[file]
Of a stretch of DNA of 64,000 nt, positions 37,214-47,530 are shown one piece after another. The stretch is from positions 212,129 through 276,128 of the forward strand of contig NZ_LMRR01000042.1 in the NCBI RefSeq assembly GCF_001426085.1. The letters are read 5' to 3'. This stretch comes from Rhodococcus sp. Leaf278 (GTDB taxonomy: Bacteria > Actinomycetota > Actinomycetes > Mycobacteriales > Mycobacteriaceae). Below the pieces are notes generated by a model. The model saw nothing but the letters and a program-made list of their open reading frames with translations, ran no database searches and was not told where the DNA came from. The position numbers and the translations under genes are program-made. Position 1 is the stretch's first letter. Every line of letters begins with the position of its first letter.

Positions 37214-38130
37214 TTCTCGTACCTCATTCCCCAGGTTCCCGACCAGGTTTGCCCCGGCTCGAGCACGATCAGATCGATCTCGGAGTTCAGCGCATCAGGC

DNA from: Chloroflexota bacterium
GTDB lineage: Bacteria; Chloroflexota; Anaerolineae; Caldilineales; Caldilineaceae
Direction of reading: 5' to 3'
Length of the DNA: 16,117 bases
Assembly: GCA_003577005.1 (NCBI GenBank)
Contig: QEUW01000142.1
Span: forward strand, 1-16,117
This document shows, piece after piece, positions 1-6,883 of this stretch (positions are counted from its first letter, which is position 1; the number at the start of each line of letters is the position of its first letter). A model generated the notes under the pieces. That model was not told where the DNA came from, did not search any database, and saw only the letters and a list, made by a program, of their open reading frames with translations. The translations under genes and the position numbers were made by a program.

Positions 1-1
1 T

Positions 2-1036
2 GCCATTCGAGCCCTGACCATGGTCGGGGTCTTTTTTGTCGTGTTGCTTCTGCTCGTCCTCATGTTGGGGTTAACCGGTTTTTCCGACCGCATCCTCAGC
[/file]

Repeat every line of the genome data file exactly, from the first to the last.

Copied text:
Of a stretch of DNA of 64,000 nt, positions 37,214-47,530 are shown one piece after another. The stretch is from positions 212,129 through 276,128 of the forward strand of contig NZ_LMRR01000042.1 in the NCBI RefSeq assembly GCF_001426085.1. The letters are read 5' to 3'. This stretch comes from Rhodococcus sp. Leaf278 (GTDB taxonomy: Bacteria > Actinomycetota > Actinomycetes > Mycobacteriales > Mycobacteriaceae). Below the pieces are notes generated by a model. The model saw nothing but the letters and a program-made list of their open reading frames with translations, ran no database searches and was not told where the DNA came from. The position numbers and the translations under genes are program-made. Position 1 is the stretch's first letter. Every line of letters begins with the position of its first letter.

Positions 37214-38130
37214 TTCTCGTACCTCATTCCCCAGGTTCCCGACCAGGTTTGCCCCGGCTCGAGCACGATCAGATCGATCTCGGAGTTCAGCGCATCAGGC

DNA from: Chloroflexota bacterium
GTDB lineage: Bacteria; Chloroflexota; Anaerolineae; Caldilineales; Caldilineaceae
Direction of reading: 5' to 3'
Length of the DNA: 16,117 bases
Assembly: GCA_003577005.1 (NCBI GenBank)
Contig: QEUW01000142.1
Span: forward strand, 1-16,117
This document shows, piece after piece, positions 1-6,883 of this stretch (positions are counted from its first letter, which is position 1; the number at the start of each line of letters is the position of its first letter). A model generated the notes under the pieces. That model was not told where the DNA came from, did not search any database, and saw only the letters and a list, made by a program, of their open reading frames with translations. The translations under genes and the position numbers were made by a program.

Positions 1-1
1 T

Positions 2-1036
2 GCCATTCGAGCCCTGACCATGGTCGGGGTCTTTTTTGTCGTGTTGCTTCTGCTCGTCCTCATGTTGGGGTTAACCGGTTTTTCCGACCGCATCCTCAGC